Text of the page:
MLK national park will reopen during government shutdown with help of Delta Air Lines
The National Park Service will use a grant from Delta Air Lines and fee revenues to reopen the Martin Luther King Jr. National Historical Park in Atlanta despite the government shutdown.
Most sites of the park, including the historic Ebenezer Baptist Church and King’s birth home, have been closed since the partial government shutdown began on December 22. Travelers missed their chance to relive the civil rights leader’s legacy and many others were worried they could not visit the sites during the upcoming federal holiday honoring King.
The historic park will open Saturday for 16 days to ensure people in Atlanta can celebrate King’s legacy in advance of the holiday on Monday and travelers attending the Super Bowl game on February 3 have a chance to visit the sites, the park service said.
An $83,500 grant from the Delta Air Lines Foundation will cover the cleanup, administration, maintenance and operating costs of employees not covered under recreation fee funds.
“This is yet another example of private organizations stepping up to ensure that our visitors from across the nation and around the world are able to have a meaningful experience at national parks,” said David L. Bernhardt, acting secretary of the Interior.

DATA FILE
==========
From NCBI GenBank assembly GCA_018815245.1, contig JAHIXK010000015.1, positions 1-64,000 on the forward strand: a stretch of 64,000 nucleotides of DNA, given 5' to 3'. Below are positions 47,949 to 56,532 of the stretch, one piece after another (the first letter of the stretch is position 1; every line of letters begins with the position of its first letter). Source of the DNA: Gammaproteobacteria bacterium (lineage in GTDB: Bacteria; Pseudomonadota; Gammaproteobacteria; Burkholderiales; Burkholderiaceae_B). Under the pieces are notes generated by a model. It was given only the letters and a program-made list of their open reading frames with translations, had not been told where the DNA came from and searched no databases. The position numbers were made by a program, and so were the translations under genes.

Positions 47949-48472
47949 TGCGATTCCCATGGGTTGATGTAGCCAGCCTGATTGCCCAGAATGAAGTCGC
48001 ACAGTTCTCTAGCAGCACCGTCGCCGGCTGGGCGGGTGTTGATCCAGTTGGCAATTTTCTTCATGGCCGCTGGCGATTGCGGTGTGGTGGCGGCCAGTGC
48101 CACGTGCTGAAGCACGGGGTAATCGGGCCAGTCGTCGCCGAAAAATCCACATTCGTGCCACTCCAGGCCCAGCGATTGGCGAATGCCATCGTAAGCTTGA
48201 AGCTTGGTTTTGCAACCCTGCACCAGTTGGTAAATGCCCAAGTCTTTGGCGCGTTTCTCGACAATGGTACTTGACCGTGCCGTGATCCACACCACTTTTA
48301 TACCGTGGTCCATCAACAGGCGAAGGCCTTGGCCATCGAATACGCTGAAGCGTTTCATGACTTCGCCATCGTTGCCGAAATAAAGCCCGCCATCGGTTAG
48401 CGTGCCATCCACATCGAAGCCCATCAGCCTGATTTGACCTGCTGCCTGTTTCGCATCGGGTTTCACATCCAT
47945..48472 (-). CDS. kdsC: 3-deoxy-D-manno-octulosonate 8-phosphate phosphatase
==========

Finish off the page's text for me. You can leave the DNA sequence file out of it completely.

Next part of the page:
In a statement, Delta CEO and trustee of the Delta Air Lines Foundation Ed Bastian said the group “felt it was important we do our part to ensure that the historical landmarks be accessible to the public.”
“Dr. King was about bringing people together and at Delta, we are about making the world a smaller place,” he added.
The Atlanta site includes the historic Ebenezer Baptist Church, where King was co-pastor for years, a visitors’ center and the home where King was born in 1929.
This year, the holiday observed every third Monday in January falls just days after the 90th anniversary of King’s birth, January 15.
The partial government shutdown has closed other sites that celebrate King and the civil rights movement, including the National Museum of African American History and Culture in Washington and several Alabama sites such as the Selma-to-Montgomery March interpretive centers in Selma and White Hall, the Tuskegee Institute National Historic Site and Tuskegee Airmen National Historic Site.